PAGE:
Would You Like Some Gravy with Your Tryptophan?

November 2011 Prof. Scarlet Leslie

With the holiday season approaching, let's take a minute to digest our favorite nutrient of this time of year - tryptophan!

Tryptophan is one of the 20 standard amino acids, but one of four aromatic amino acids. (FYI: The ring makes it aromatic.) Tryptophan is an essential amino acid, meaning humans cannot make it from other building blocks. Yes, that includes you, my magical friend. Tryptophan must be taken into the body from food (or supplements).

Turkey is instantly associated with tryptophan. In reality, all proteins have about the same tryptophan content as turkey. That includes pork, beef, and chicken. Eggs are the best source of tryptophan. Soybeans, pumpkin seeds, and Parmesan cheese all have higher tryptophan content than turkey. There's even tryptophan in chocolate!

So, what's the beef with tryptophan? It makes you happy! Tryptophan is converted into serotonin in the brain. Serotonin is a neurotransmitter that is known to contribute largely to happiness. Other functions of serotonin include mood regulation and sleep. I won't go into all those now; I don't want to put YOU to sleep.

Speaking of sleep, tryptophan is blamed for making you sleepy after Thanksgiving dinner. Why? The hearty portion of tryptophan that you consume makes it way into the brain and changes to serotonin, making you happy. Yay! However, when there is excess serotonin in the brain, some of it converts to melatonin. Melatonin causes drowsiness if it is in the brain and you begin to feel sleepy.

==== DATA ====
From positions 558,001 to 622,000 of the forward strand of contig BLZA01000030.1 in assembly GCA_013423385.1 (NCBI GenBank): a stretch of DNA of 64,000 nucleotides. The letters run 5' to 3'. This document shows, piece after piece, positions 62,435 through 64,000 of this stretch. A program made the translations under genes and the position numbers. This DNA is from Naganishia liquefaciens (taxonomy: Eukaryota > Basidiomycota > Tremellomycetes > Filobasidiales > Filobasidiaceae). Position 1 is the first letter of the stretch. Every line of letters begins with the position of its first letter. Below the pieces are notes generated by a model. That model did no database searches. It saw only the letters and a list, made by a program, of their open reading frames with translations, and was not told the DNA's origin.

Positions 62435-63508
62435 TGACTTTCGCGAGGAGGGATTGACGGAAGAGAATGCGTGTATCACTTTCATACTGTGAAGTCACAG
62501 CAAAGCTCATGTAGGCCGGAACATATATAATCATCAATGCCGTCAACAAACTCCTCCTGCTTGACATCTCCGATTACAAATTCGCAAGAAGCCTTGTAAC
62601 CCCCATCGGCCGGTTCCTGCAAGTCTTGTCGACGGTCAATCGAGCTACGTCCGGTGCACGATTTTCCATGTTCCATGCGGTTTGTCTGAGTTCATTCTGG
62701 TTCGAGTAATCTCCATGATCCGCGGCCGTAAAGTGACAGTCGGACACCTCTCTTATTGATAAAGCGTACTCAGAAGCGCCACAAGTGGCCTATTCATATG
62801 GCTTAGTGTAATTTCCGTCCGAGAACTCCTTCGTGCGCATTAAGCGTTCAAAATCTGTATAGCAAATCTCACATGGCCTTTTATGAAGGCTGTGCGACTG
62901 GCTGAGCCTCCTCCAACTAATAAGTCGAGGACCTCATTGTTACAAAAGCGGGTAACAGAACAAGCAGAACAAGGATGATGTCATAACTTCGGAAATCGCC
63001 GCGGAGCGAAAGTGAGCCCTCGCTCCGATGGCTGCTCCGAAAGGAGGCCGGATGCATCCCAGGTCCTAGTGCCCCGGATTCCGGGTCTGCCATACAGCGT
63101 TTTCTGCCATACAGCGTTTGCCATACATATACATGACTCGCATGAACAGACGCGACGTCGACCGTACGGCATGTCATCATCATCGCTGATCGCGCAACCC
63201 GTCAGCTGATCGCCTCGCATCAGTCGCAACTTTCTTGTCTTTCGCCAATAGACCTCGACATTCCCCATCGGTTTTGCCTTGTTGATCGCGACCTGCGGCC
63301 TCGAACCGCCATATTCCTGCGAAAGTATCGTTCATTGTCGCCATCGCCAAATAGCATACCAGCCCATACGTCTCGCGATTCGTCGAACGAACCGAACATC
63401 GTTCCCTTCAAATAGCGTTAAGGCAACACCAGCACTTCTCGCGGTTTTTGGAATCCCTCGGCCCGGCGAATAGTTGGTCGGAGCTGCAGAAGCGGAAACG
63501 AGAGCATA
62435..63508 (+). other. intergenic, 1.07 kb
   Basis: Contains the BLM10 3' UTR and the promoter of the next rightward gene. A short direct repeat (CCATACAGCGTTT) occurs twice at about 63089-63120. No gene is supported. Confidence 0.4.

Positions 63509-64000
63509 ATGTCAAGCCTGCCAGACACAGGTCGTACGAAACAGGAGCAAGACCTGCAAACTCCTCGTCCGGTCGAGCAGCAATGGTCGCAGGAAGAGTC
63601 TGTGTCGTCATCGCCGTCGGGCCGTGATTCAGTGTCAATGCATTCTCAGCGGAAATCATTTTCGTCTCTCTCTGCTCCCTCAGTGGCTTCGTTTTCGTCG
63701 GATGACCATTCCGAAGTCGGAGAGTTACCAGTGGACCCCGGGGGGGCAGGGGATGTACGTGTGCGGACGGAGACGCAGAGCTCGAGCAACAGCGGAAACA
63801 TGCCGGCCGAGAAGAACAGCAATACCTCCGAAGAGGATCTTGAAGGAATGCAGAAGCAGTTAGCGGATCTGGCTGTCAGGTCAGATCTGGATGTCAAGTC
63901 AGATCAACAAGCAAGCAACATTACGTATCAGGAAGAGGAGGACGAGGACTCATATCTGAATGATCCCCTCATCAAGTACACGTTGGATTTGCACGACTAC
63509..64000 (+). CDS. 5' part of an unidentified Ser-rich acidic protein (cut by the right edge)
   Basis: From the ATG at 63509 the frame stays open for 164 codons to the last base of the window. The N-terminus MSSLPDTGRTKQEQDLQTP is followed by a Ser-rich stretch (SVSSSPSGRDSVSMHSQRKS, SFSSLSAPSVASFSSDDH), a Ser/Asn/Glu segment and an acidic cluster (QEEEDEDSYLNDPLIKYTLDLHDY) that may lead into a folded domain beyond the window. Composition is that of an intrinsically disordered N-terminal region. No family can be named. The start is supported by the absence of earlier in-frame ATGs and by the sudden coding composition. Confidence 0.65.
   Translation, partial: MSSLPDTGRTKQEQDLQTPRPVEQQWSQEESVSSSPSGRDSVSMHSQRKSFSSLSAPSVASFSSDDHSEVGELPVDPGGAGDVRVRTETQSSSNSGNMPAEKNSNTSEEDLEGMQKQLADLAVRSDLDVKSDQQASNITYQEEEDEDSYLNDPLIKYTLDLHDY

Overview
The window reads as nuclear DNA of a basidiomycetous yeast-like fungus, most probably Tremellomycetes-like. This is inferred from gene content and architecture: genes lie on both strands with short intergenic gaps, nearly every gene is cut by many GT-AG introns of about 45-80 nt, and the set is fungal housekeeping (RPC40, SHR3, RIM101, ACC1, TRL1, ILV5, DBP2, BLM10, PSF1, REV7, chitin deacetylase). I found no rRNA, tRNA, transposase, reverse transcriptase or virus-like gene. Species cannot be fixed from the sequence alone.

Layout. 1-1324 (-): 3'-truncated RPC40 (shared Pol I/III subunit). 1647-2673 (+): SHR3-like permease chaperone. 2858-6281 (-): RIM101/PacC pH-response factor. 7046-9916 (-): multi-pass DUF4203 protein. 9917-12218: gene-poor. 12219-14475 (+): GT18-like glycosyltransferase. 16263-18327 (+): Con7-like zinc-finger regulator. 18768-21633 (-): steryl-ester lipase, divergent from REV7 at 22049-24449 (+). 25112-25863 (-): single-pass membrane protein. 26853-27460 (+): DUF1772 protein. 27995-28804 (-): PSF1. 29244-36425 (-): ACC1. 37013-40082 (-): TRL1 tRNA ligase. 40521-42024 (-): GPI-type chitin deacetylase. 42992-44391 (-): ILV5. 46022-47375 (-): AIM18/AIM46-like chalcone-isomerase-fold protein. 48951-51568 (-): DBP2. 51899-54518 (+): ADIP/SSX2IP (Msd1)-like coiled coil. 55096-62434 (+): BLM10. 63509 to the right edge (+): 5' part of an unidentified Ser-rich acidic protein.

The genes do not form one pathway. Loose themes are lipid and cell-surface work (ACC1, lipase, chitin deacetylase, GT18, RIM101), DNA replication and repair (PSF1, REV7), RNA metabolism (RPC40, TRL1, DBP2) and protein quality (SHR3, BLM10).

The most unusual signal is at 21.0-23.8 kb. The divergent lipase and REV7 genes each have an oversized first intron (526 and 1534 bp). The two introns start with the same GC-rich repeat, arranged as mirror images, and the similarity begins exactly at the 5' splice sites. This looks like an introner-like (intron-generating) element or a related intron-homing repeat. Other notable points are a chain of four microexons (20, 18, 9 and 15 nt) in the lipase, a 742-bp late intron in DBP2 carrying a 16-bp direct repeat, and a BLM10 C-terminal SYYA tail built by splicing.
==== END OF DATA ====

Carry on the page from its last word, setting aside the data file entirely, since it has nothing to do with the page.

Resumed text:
Is tryptophan the real culprit? Part of the problem is the large amount of carbohydrates you also eat throughout your meal. You know: stuffing, cornbread, pies, cranberry sauce, etc. Carbohydrates trigger the release of insulin. Insulin's main function is the regulation of sugar intake. Insulin also helps transport neutral amino acids from your digestive system into the blood. Notice that insulin only transports neutral amino acids. Tryptophan is NOT a neutral amino acid, so it does NOT get transported into the blood. All the tryptophan must go somewhere, so more tryptophan crosses into your brain!

Now, I don't want you to change your eating habits for the holidays. Feel free to indulge! Enjoy that tryptophan-induced extended food coma!